The FCAC Executive Committee received Certificates of Appreciation from the County Executive and First Lady, Ike and Catherine Leggett, for their leadership in creating a more inclusive and compassionate MoCo. They joined all the County Executive’s Advisory Councils associated with the Office of Community Partnerships for a Farewell Celebration.
ūüﳬ†By Chuck Lee

 

Does Hunger Exist in Montgomery County?

The Neighbors in Need Working Group in collaboration with the Montgomery County Food Council presents a Hunger Forum to inform and engage faith communities in effectively caring for the hungry.Special presentations by County Executive Ike Leggett and Geographic Information Systems (GIS) will premiere the Mapping of Faith Communities in Montgomery County.

CLICK HERE TO RSVP

 

 

Fall Programs & Workshops

The Faith Community Advisory Council is excited to be hosting a number of programs and workshops for the Fall. Be sure to check out our events page to register!

Declaration of Solidarity

In the face of growing polarization and increasing hate and violence it is important for faith leaders to stand together and affirm the spiritual values we hold in common.  Here is a Declaration from the Interfaith Conference of Metropolitan Washington presented at a press conference co-sponsored by them, the Jewish Community Relations Council, Jewish Federation of Greater Washington and our Faith Community Advisory Council that was held at the Washington Hebrew Congregation.  The one minute statement of our Interfaith Community Liaison and video is also here for your review.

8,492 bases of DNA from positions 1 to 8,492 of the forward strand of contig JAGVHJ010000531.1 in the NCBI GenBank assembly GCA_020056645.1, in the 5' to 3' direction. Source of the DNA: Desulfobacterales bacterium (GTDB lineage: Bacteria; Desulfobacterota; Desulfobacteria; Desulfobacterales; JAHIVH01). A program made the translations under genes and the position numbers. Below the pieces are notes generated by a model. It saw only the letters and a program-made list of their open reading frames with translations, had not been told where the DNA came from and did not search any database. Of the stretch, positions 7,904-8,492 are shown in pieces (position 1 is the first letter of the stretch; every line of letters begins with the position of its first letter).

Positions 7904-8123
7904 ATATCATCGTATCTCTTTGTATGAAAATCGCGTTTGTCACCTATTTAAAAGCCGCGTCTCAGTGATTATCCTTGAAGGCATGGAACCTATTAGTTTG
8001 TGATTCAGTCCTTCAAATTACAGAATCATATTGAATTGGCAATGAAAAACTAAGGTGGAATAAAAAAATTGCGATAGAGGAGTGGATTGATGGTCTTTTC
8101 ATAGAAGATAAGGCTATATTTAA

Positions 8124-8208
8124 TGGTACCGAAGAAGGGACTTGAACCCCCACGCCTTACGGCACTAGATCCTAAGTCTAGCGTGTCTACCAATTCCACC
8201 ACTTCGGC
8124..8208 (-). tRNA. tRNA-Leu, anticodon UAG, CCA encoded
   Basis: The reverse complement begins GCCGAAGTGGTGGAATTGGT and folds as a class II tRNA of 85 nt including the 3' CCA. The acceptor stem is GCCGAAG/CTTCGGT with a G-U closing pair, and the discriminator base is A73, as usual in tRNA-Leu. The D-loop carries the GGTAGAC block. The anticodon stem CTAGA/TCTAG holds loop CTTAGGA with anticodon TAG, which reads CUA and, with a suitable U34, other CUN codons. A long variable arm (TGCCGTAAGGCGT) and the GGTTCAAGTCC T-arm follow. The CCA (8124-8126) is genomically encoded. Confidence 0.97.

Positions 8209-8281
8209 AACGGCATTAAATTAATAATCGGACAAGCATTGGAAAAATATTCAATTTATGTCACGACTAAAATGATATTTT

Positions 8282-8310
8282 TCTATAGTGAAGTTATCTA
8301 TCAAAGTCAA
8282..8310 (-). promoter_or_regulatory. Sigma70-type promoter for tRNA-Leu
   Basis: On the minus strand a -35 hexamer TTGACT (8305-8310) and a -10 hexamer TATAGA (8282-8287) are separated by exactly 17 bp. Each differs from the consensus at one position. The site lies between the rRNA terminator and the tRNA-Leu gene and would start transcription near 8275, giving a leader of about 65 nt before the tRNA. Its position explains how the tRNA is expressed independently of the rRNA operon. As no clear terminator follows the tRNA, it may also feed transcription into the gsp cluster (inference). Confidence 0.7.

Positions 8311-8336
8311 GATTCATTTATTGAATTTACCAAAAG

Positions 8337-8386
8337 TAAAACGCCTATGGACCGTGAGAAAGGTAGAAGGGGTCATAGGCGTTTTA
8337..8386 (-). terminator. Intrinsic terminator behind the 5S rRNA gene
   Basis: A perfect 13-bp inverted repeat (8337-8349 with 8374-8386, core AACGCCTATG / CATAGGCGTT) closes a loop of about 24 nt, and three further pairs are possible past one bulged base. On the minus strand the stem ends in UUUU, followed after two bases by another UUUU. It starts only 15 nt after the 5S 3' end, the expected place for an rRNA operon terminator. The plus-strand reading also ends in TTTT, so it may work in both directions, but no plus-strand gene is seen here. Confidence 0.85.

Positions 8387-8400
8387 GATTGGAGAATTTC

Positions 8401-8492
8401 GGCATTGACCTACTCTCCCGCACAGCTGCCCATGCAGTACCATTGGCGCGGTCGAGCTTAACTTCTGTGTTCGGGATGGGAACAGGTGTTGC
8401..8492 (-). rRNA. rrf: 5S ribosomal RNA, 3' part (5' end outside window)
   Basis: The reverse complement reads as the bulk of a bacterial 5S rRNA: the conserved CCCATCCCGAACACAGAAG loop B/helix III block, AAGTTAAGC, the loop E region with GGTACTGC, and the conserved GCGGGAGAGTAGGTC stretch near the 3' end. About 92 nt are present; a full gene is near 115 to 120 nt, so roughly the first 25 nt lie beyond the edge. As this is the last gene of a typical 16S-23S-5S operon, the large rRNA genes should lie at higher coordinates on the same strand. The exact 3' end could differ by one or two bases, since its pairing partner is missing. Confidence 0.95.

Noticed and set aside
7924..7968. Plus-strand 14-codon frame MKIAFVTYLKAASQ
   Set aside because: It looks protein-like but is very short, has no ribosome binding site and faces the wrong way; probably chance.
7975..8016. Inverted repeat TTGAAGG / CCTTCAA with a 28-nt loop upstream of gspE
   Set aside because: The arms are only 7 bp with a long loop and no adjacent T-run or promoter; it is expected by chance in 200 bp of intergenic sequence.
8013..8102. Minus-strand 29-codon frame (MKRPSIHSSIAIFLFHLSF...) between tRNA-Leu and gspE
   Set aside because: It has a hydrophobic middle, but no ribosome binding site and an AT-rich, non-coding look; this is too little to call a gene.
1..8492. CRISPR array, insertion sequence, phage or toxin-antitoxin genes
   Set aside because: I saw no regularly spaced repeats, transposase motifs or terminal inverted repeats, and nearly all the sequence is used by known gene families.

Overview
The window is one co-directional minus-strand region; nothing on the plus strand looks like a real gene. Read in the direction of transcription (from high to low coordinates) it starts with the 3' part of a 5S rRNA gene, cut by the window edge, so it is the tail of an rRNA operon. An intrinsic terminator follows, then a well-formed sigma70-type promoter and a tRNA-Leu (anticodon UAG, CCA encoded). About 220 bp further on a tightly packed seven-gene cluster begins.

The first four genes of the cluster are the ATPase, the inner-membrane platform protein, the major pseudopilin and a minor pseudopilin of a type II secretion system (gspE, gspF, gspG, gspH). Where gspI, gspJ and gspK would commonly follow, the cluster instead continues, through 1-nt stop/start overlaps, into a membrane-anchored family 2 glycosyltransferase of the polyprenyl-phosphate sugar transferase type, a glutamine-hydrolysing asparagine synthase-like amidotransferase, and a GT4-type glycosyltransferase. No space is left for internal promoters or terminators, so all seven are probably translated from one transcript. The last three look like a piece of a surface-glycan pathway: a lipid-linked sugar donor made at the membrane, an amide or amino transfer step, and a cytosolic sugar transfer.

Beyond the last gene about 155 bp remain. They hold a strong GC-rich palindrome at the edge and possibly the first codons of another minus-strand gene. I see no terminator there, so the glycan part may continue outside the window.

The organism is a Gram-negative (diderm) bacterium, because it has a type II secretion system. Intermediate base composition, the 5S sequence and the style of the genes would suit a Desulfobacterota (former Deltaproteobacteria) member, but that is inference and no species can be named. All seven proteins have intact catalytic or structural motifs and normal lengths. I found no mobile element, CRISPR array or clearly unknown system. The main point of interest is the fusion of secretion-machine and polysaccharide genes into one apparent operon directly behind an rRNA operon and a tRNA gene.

State Department Delegation

“Education is your passport to integration”, wise words shared during yesterday’s Interfaith Dialogue with the Muslim Belgium Delegation. It was a pleasure to share and learn about each others similarities and differences. Thank you to the Civilizations Exchange & Cooperation Foundation (CECF) for bringing such a well rounded, diverse delegation to learn about interfaith relations in Montgomery County!

Photos By: Chuck Lee

Security Partners Open House

The Faith Community Advisory Council hosted an Open House event on June 19 at the Public Safety Headquarters in Gaithersburg, MD for their partners in creating social cohesion and public safety. This event thanked all members of MCFRS, MCPD, OEMHS and DHHS for their participation and dedication over the years to empower and support faith communities of Montgomery County.

50th Anniversary of Rev. Mansfield “Kasey” Kaseman Ordination

Dear Colleagues and Friends,
I seek your indulgence as I reflect on the 50th anniversary of my ordination this Saturday. It was preceded by my organizing a Center for Theological Education in the Urban Setting that in turn helped organize the Rev. Dr. Martin Luther King, Jr.’s first initiative in the North. A picture of his speaking on the steps outside the locked doors of a deplorable intercity school remains in my office.